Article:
And closer still, looking up at the top of the domed alcove

Our friends also had a juice at the cafe and then carried on with their trek

Plenty of cats everywhere, but also some Anatolian shepherd dogs, a very large, elegant breed.
This one walked some of the trail with us, until he realized there was no food being offered

Another view looking back to Uchisar with the craggy landscape in the foreground

The area of Cappadocia is relatively small, covering around 300 square kilometers in Central Anatolia, and over the centuries has  nurtured vast armies and great empires, and its history and prosperity have always been linked to the land and agriculture. In the ancient Persian language, Cappadocia meant ‘land of beautiful horses’ and in Roman times, brood mares were so highly prized that a special tax was imposed on their sales. The scores of hidden chapels with exquisite paintings or frescoes on their walls is ample proof of the Christian faith that was established here by the 4th Century AD

Grapevines and apricot orchards abound in this beautiful region.
The diary of a 4th Century Saint even records wine as a local product

When it was time for lunch we drove to the picturesque Cavusin Village which almost looked to me like a movie set in the wild west. Little antique shops galore and equally interesting local characters, and cats all over the place.

Shop fronts and curios in Cavusin

A broader view of the shops in Cavusin

Don’t mind me, I’m just passing through

Who are you looking at, I’m just another stray cat

Keeping an eye on the tourists and very quick to pounce if there’s any food about

In the afternoon, we visited the town of Avanos where ceramics and wine, and now tourism too, are the town’s lifeblood. We visited the Omurlu potter’s cave workshop and saw an age old demonstration of this beautiful art form. The pieces are thrown by hand, then painted and glazed, many of the designs being painstakingly reproduced from Iznik originals, dating back to the Ottoman era.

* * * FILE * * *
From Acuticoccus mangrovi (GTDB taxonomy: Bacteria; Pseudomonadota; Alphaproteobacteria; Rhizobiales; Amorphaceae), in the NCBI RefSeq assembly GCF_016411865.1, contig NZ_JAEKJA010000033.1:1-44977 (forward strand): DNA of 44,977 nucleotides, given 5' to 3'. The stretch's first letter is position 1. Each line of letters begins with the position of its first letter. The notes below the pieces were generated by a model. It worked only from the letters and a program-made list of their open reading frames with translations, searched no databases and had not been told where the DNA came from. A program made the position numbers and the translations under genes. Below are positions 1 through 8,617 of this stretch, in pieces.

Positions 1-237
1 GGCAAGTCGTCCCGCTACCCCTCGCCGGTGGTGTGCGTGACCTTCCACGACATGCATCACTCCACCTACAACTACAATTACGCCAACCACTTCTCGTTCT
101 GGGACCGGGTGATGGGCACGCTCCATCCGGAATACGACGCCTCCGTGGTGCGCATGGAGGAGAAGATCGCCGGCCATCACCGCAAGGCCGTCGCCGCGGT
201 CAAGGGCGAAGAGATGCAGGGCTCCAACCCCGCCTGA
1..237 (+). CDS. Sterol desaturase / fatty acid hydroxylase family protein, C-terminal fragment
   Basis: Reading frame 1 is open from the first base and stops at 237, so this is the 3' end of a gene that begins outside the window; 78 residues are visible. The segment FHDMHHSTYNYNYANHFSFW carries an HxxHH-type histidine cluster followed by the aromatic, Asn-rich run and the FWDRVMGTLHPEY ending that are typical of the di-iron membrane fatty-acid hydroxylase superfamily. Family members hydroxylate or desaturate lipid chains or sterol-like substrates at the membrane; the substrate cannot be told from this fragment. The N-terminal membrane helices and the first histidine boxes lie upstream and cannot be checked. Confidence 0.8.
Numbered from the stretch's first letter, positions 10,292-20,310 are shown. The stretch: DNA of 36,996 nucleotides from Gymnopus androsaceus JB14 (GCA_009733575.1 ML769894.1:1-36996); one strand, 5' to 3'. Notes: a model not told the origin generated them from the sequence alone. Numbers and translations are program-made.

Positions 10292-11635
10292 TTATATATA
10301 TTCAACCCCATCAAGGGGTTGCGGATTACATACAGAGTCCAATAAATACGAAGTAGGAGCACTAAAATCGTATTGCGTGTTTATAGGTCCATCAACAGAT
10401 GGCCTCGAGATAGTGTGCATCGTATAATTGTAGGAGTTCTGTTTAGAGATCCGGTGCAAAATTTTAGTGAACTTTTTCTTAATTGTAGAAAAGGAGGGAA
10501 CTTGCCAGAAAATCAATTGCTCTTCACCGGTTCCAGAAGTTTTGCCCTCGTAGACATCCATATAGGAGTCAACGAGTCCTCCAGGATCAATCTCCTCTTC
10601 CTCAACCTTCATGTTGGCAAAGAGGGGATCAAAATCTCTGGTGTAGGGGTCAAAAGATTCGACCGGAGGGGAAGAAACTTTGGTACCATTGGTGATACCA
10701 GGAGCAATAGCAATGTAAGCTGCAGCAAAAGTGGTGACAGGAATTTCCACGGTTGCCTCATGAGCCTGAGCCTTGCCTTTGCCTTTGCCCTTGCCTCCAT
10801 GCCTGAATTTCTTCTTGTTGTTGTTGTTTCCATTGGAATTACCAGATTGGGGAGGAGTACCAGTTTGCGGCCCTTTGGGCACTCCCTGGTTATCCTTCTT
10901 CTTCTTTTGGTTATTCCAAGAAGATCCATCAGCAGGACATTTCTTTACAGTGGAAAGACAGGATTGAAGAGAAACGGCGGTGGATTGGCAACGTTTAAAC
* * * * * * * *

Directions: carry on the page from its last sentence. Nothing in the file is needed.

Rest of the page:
The sign at the entrance to the pottery

Skillfully showing us the making of a pot while we sipped delicious apple tea

Fitting the separately made lid, and it fitted perfectly

Traditions carry on – with such an important family business being passed on down through generations of the same family, young men wishing to marry into the family had first to prove their skill by showing they could make a perfect pot, and that the lid they created separately, with out measuring anything, would be a perfect fit. Only then would their proposal be considered. This potter had clearly successfully passed the test.

Ceramic figures and bowls on display

A master craftsman, add the swirls of white to an otherwise colorful cup

Many different pots, bowls, wine flasks and goblets looking for a buyer

Our last visit of the day was to a Monastery complex in the Goreme Open-Air Museum. I think I was getting a tad tired with all the hiking and wonderful sights and experiences of the day, but here are a couple of photos from that visit.

Many of the outer walls of this church have been eroded, and sad though this is, it does mean
that you can see several of the levels and paintings even from outside

Inside the dining room of the monastery, the end of a long table carved into the rock so young trainees
and the monks could all sit on the benches and dine together, and a painting in the alcove behind

Leaving the last site, there were a number of shops, and of course, there was a cheerful ice cream seller at his task, pounding the ice-cream with the metal rod to make it just the right consistency

Ice-cream for the tourists and local alike

And so ended another action-packed couple of days, this time in the magical Cappadocia. We ate and retired early that evening, so as to be ready for a very early morning start the following day.  Read all about it in the next journal entry which should be up in a few more days. I’ll tell you about the hot air balloon ride at dawn, the descent into the underground city, chatting with local farmers, lunch and a walk-about in the village of Mustafapasa and seeing the ‘whirling dervishes’ in an ancient Caravanserai.

If you have enjoyed this episode, please leave a comment or a question in the section below and I will be happy to respond to your message. I appreciate all and every comment left for me.

Until soon, all good wishes to you my friends and followers,